ο‚— Imagine shooting a ray from each 𝐢 𝑖 to the left
Main Idea: Θ(𝑛) word solution
ο‚— Imagine shooting a ray from each 𝐢 𝑖 to the left
Main Idea: Θ(𝑛) word solution
ο‚— Now find the minimum in this range
Main Idea: Θ(𝑛) word solution
ο‚— Now find the minimum in this range
Main Idea: Θ(𝑛) word solution
ο‚— Define another array 𝑃 storing these minima
𝑖
𝑃[𝑖]
Candidate Pairs
ο‚— We call each pair (𝑃 𝑖 , 𝑖) a candidate
ο‚— We define (yet another) array 𝐷 as follows:
ο‚— 𝐷[𝑖] is the score of the candidate (𝑃 𝑖 , 𝑖)
ο‚—
That is: the sum within the range [𝑃 𝑖 + 1, 𝑖]
What Do They Store?
1) The array 𝐢: Θ(𝑛) words
(Cumulative Sums)
2) The array 𝑃: Θ(𝑛) words
(Candidate partners)
3) Range min (RMinQ) structure on 𝐢: 2𝑛 + π‘œ(𝑛) bits
4) Range max (RMaxQ) structure on 𝐷: 2𝑛 + π‘œ 𝑛 bits
(Candidate Scores)
Main Idea: Θ(𝑛) word solution
ο‚— How to answer a query: the easy case
Main Idea: Θ(𝑛) word solution
ο‚— Let π‘₯ = RMaxQ(𝐷, 𝑖, 𝑗), and examine candidate pair
π‘₯
𝑃[π‘₯]
Main Idea: Θ(𝑛) word solution
ο‚— If 𝑃 π‘₯ + 1 is in query range, return [𝑃 𝑖 + 1, π‘₯]
π‘₯
𝑃[π‘₯]
Main Idea: Θ(𝑛) word solution
ο‚— How to answer a query: the not so easy case
Main Idea: Θ(𝑛) word solution
ο‚— Let π‘₯ = RMaxQ(𝐷, 𝑖, 𝑗)… this time 𝑃 π‘₯ + 1 βˆ‰ [𝑖, 𝑗]
π‘₯
𝑃[π‘₯]
Main Idea: Θ(𝑛) word solution
ο‚— Let 𝑑 = RMinQ 𝐢, 𝑖, π‘₯ …
π‘₯
𝑑
Main Idea: Θ(𝑛) word solution
ο‚— Let 𝑑 = RMinQ 𝐢, 𝑖, π‘₯ and 𝑦 = RMaxQ 𝐷, π‘₯ + 1, 𝑗
π‘₯
𝑑
𝑦
𝑃[𝑦]
Main Idea: Θ(𝑛) word solution
ο‚— Return the greater sum: [𝑑 + 1, π‘₯] or [𝑃 𝑦 + 1, 𝑦]
π‘₯
𝑑
𝑦
𝑃[𝑦]
Reducing the Space
ο‚— What are the bottlenecks in the data structure?
Storing the array 𝑃
I.
ο‚—
We need to store the candidate pairs
Storing the array 𝐢
II.
ο‚—
We must compare scores of candidates in the not so easy case
Dealing with 𝑃: Bottleneck I
Dealing with 𝑃: Bottleneck I
Nested Is Good
ο‚— Imagine indices as 𝑛 vertices, candidate pairs as edges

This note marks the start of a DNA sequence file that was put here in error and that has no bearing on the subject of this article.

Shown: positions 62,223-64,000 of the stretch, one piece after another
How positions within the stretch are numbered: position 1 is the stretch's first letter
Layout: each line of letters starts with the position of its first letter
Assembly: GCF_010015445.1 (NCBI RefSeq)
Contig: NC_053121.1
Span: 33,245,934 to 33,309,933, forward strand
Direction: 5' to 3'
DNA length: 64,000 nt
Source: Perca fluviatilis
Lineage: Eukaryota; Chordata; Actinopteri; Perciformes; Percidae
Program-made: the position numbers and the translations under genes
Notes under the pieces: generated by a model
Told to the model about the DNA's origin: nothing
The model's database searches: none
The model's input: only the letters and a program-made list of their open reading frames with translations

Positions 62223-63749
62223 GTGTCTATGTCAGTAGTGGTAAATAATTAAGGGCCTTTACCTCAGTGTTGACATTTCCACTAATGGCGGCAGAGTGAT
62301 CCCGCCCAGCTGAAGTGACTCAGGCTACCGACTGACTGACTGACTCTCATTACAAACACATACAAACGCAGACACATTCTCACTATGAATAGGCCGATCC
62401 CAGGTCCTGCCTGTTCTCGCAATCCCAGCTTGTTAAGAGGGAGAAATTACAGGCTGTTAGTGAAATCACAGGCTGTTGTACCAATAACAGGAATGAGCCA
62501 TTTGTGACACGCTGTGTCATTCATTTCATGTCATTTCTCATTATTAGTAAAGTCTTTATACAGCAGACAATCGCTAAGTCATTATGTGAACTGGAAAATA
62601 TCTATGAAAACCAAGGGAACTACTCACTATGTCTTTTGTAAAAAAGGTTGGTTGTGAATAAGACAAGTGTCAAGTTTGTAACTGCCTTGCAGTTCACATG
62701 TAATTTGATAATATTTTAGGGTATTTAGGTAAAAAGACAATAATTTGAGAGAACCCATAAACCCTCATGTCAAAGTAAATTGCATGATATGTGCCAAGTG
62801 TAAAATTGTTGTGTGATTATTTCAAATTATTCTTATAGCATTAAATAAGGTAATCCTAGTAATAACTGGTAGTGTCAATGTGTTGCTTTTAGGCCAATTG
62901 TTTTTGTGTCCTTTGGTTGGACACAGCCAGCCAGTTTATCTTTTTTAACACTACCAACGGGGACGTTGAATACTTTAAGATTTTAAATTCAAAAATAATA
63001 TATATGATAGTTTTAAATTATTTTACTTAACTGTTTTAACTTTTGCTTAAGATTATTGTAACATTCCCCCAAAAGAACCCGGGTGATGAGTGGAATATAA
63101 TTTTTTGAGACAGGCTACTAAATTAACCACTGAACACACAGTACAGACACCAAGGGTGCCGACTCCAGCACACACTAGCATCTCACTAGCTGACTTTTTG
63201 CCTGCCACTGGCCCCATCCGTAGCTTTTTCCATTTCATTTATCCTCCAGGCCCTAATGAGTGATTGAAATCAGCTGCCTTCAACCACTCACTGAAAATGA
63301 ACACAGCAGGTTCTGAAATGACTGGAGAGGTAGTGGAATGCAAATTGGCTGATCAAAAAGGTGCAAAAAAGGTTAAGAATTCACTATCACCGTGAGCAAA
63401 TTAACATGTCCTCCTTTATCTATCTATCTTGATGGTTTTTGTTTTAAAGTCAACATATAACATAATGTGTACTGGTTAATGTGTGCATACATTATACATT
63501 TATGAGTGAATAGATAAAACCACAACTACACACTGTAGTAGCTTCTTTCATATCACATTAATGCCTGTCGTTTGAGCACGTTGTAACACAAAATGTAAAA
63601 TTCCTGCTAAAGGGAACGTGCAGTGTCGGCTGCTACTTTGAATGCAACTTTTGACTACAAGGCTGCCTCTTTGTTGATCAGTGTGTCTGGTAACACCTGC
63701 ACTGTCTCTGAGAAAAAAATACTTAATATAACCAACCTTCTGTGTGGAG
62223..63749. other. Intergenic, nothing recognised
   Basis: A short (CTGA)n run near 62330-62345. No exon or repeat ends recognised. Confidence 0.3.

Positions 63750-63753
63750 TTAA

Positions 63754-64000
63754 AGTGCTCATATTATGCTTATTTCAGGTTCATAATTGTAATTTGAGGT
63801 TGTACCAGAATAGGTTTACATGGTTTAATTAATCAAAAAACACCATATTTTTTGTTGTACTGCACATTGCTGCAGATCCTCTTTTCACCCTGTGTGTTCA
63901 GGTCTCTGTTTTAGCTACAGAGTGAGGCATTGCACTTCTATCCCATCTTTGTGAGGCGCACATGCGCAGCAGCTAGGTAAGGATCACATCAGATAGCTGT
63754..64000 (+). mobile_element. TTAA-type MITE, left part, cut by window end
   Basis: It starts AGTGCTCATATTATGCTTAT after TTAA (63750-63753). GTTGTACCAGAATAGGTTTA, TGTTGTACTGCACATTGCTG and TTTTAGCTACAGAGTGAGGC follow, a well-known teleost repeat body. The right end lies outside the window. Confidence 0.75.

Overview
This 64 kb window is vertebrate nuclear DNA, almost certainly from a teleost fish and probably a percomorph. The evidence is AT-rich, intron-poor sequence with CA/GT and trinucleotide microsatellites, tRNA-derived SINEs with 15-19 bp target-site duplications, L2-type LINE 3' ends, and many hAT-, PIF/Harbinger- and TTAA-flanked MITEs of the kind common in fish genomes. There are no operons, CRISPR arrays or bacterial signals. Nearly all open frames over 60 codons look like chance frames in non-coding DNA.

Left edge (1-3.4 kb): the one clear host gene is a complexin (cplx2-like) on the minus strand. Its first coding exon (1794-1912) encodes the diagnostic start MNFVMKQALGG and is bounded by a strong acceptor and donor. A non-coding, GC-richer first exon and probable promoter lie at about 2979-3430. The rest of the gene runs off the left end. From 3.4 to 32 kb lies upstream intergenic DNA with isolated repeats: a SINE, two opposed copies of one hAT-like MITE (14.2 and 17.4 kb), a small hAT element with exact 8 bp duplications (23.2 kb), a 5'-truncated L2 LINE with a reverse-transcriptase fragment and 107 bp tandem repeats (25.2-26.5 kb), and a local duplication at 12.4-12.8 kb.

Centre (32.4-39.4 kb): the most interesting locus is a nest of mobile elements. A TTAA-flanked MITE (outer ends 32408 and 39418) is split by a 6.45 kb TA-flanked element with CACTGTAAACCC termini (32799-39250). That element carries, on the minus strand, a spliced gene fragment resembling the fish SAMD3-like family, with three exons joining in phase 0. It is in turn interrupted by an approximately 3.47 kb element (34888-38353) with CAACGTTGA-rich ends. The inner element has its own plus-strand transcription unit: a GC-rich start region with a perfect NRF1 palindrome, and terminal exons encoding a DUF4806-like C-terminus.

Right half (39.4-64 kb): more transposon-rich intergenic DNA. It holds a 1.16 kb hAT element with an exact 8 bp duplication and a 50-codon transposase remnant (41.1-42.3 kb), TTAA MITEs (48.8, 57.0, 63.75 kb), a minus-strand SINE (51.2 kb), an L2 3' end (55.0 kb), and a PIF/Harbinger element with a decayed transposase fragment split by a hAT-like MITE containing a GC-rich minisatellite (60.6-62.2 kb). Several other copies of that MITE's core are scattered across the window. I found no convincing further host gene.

ο‚— We can represent an 𝑛-edge nested graph in 4𝑛 bits
ο‚— Also known as a one-page or outerplanar graph
ο‚— Navigation is efficient: select vertices, follow edges, etc.
ο‚—
Jacobson (1989), Munro and Raman (2001); 4𝑛 + π‘œ(𝑛) bits
1
()((
2
())(
3
()(
4
()))
5
())((
6
()(
7
8
()))
())
Dealing with 𝑃: Bottleneck I
Dealing with 𝐢: Bottleneck II
𝑦
𝑃[𝑦]
Dealing with 𝐢: Bottleneck II
𝑦
β„“
𝑃[𝑦]
Dealing with 𝐢: Bottleneck II
We call the point β„“ the left sibling of (𝑃 𝑦 , 𝑦)
Knowing β„“, we can handle the not so easy case.
𝑦
β„“
𝑃[𝑦]
Recall The Query Algorithm
ο‚— Return the greater sum: [𝑑 + 1, π‘₯] or [𝑃 𝑦 + 1, 𝑦]
π‘₯
𝑑
𝑦
𝑃[𝑦]
Recall The Query Algorithm
ο‚— Return the greater sum: [𝑑 + 1, π‘₯] or [𝑃 𝑦 + 1, 𝑦]
If the left sibling of
(𝑃 𝑦 , 𝑦) is < 𝑑
π‘₯
𝑑
𝑦
𝑃[𝑦]
Recall The Query Algorithm
ο‚— Return the greater sum: [𝑑 + 1, π‘₯] or [𝑃 𝑦 + 1, 𝑦]
If the left sibling of
(𝑃 𝑦 , 𝑦) is ∈ [𝑑, π‘₯]
π‘₯
𝑑
𝑦
𝑃[𝑦]
Recall The Query Algorithm
ο‚— Return the greater sum: [𝑑 + 1, π‘₯] or [𝑃 𝑦 + 1, 𝑦]
Left sibling of
(𝑃 𝑦 , 𝑦) can’t be here
π‘₯
𝑑
𝑦
𝑃[𝑦]
Dealing with 𝐢: Bottleneck II
Problem: cannot store the left siblings explicitly
𝑦
β„“
𝑃[𝑦]
Dealing with 𝐢: Bottleneck II
Idea: try to find something that is nested
𝑦
β„“
𝑃[𝑦]
Dealing with 𝐢: Bottleneck II
Solution: the pairs (β„“, 𝑃 𝑦 ) are nested
𝑦
β„“
𝑃[𝑦]
Dealing with 𝐢: Bottleneck II
Dealing with 𝐢: Bottleneck II
What Do We Store?
1) The graph representing candidates: 4𝑛 + π‘œ(𝑛) bits
2) The graph representing left siblings: 4𝑛 + π‘œ(𝑛) bits
3) Range min (RMinQ) structure on 𝐢: 2𝑛 + π‘œ(𝑛) bits
4) Range max (RMaxQ) structure on 𝐷: 2𝑛 + π‘œ 𝑛 bits
Grand total: 12𝑛 + π‘œ(𝑛) bits… (can be reduced slightly with more tricks)